Union Pacific Photo 243036791 © Steve Estvanik Dreamstime.com
© Steve Estvanik

Union Pacific (UP) has wasted little time in returning to embargo tactics, and the US Surface Transportation Board (STB) is becoming concerned.

Following a two-day hearing in mid-December, over its massive use of embargoes to deal with congestion issues, UP supremo Lance Fritz pledged to hit the pause button on them, but less than a fortnight later the railway was at it again.

On 29 December, it announced an embargo in Iowa, Minnesota and Wisconsin, citing severe weather events and arctic temperatures. This was set at 14 days, but UP extended it for a further fortnight, to today.

In a letter to customers, UP said “although incremental progress has been made in reducing congestion and increasing velocity across the region, we are seeing longer than anticipated recovery due to the magnitude of the prior weather impacts”.

Shippers and politicians did not buy this argument. Eight members of Congress from the affected region wrote to the STB on 13 January asking the authority to step in and lift the embargo.

They argued temperatures were not radically different from normal conditions at this time of the year and that UP had coped with similar situations before.

Agriculture shippers from the region have been afflicted by the embargo, which also badly affected one of the largest US poultry producers, Foster Farms. The company had successfully petitioned the STB to issue an emergency service order to UP to deliver five-unit trains of corn from the Midwest to its locations in California, where large numbers of chickens were on the verge of dying of starvation.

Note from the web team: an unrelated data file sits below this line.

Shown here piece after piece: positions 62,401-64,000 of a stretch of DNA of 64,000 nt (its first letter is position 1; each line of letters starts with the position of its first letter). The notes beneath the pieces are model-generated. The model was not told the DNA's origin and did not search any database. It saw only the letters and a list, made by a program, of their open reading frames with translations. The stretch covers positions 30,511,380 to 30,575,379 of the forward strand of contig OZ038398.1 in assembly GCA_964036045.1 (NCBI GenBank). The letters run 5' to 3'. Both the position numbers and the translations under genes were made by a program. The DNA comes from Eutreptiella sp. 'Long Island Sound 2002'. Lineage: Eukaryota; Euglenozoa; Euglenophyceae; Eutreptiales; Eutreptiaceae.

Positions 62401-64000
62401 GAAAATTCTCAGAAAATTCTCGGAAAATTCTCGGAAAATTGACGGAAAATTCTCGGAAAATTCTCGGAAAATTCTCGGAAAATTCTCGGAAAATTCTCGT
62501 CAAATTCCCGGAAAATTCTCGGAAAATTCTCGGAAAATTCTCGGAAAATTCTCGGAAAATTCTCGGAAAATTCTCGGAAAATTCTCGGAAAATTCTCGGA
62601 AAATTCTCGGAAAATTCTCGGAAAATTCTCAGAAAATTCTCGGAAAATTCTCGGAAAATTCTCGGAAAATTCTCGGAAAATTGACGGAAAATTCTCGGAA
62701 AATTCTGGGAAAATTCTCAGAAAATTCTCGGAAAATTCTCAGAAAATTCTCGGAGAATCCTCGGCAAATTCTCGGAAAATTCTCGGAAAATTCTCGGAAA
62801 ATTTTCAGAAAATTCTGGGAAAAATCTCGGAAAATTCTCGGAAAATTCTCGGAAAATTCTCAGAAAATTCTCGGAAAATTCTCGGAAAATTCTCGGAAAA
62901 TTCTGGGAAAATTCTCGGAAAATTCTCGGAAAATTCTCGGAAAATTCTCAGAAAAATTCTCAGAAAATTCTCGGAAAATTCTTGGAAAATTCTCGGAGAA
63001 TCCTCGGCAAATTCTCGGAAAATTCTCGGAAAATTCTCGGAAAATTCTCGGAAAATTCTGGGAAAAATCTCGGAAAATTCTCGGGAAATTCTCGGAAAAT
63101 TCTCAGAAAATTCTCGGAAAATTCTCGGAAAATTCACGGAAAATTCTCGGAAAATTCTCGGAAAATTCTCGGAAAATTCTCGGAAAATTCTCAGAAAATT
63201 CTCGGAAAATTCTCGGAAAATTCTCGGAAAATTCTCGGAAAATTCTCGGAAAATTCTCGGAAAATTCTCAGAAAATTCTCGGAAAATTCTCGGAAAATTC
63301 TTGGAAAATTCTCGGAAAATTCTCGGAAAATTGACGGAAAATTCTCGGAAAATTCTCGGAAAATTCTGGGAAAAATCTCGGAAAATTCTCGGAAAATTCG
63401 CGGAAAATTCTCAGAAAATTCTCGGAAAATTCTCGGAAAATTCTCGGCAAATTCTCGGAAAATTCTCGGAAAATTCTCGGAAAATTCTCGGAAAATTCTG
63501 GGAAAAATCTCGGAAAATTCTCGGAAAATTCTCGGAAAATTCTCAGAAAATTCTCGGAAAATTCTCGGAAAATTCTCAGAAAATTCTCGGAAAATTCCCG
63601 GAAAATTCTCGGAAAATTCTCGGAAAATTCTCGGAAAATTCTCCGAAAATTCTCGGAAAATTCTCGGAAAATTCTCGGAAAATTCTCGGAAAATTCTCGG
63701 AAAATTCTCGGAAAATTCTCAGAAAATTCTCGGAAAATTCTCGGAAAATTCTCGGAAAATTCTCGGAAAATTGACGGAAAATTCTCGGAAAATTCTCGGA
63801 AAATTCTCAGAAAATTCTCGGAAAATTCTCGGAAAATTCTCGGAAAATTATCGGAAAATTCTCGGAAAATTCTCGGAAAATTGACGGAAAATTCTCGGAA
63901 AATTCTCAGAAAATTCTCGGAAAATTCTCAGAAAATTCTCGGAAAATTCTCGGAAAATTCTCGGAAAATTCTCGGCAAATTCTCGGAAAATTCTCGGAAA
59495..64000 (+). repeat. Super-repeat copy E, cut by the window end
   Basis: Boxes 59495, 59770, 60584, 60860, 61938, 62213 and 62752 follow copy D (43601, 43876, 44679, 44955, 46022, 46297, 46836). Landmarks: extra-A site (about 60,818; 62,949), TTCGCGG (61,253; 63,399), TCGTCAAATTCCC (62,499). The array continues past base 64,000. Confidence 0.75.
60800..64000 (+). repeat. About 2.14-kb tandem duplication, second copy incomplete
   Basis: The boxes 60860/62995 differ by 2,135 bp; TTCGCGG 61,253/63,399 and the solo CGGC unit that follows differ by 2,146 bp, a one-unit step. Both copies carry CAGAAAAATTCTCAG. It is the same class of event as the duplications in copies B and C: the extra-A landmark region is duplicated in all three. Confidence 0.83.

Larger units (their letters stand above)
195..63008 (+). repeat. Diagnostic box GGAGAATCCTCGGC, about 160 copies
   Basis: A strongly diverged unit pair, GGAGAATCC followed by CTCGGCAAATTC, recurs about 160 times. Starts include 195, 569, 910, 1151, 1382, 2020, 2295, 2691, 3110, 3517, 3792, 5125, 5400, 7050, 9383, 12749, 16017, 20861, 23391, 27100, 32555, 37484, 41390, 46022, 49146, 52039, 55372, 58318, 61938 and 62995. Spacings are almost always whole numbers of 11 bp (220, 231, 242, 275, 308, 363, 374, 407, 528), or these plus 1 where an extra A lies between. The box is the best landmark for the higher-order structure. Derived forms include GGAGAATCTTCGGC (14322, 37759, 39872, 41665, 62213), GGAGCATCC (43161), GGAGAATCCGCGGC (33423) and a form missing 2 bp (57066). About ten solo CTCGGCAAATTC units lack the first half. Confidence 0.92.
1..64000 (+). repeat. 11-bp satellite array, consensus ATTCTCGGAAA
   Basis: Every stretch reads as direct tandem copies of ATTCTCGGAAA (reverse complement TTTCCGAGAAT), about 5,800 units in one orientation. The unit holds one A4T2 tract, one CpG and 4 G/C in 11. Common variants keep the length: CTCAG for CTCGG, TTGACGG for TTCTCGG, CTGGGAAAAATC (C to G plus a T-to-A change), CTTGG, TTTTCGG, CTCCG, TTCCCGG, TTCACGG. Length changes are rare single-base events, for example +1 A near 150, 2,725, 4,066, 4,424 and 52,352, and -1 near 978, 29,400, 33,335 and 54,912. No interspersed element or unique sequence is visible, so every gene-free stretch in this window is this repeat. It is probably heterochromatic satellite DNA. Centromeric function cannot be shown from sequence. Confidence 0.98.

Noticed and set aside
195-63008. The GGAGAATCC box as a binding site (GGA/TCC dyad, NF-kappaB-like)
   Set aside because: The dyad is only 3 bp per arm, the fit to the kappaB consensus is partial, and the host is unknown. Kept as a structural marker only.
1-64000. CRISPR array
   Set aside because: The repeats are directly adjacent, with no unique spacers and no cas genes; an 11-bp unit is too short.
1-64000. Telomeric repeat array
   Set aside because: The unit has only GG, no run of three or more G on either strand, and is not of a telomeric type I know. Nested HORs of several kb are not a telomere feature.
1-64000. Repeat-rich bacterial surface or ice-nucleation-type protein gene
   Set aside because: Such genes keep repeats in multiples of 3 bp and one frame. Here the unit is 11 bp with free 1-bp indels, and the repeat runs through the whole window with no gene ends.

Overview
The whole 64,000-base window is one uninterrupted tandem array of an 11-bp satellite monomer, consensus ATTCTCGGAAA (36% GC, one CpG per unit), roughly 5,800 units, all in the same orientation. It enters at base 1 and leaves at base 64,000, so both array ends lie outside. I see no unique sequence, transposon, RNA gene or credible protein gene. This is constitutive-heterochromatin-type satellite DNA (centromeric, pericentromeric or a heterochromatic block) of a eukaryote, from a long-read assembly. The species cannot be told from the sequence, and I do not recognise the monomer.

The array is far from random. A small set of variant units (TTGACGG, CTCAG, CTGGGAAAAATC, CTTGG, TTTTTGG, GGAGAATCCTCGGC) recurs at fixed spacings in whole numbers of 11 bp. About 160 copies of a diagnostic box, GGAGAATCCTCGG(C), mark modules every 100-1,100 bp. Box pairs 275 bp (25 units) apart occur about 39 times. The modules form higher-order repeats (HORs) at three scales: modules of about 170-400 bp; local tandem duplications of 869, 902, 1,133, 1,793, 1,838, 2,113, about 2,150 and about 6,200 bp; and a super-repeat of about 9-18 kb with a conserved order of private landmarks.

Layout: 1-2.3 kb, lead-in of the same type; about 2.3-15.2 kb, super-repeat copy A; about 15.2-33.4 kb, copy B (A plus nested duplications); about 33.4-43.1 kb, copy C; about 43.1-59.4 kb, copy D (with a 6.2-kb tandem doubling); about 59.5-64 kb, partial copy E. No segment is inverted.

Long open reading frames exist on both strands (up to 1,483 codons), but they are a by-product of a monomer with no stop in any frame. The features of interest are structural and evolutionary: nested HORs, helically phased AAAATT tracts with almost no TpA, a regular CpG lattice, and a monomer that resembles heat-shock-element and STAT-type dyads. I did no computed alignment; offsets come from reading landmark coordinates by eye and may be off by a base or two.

By 3 January, only one train had reached Foster Farms locations, but others reportedly arrived in time to avert mass animal deaths.

UP’s use of embargoes had already caused concern at the STB in November. According to the authority, the railway had declared 27 embargoes back in 2017, but by mid-November last year there had been more than 1,000 in 2022. The STB “reminded” UP management that embargoes were meant to deal with the fallout from natural disasters or circumstances beyond a railway’s control, not congestion.

After two days of hearings in Washington in mid-December, to which UP top brass were summoned by the STB, Mr Fritz wrote to the authority that the railway would be “pausing any additional embargoes under the pipeline inventory management programme we began in November”.

That UP jettisoned this pledge in less than two weeks has not endeared it to the STB. Chairman Marty Oberman said: “It is really becoming a major concern.”

The STB has dismissed a request by UP on 22 December for a ‘protective order’ regarding documents on embargoes that the STB had requested at the hearings on 13 and 14 December. Shippers as well as a labour union had urged the STB to deny the request. The authority agreed and determined that “UP may not use a blanket designation for everything it submits”. It told the railway it should create and submit a confidential, as well as public, version of submissions that contain confidential information.

While the STB’s patience with UP management is visibly strained, there are no indications so far what action the authority may take over the embargoes.

Presumably, UP will point to its latest financial numbers to support its case that adverse weather conditions have taken a toll on its balance sheet. The company’s Q4 results, released yesterday, show a 4.3% drop in net income to $1.64bn, despite the fact that it carried more goods and charged higher rates.

Management attributed the results, which lagged analyst expectations, largely to higher operating costs as a result of disruptions from winter storms. Operating costs rose 14%, year on year.

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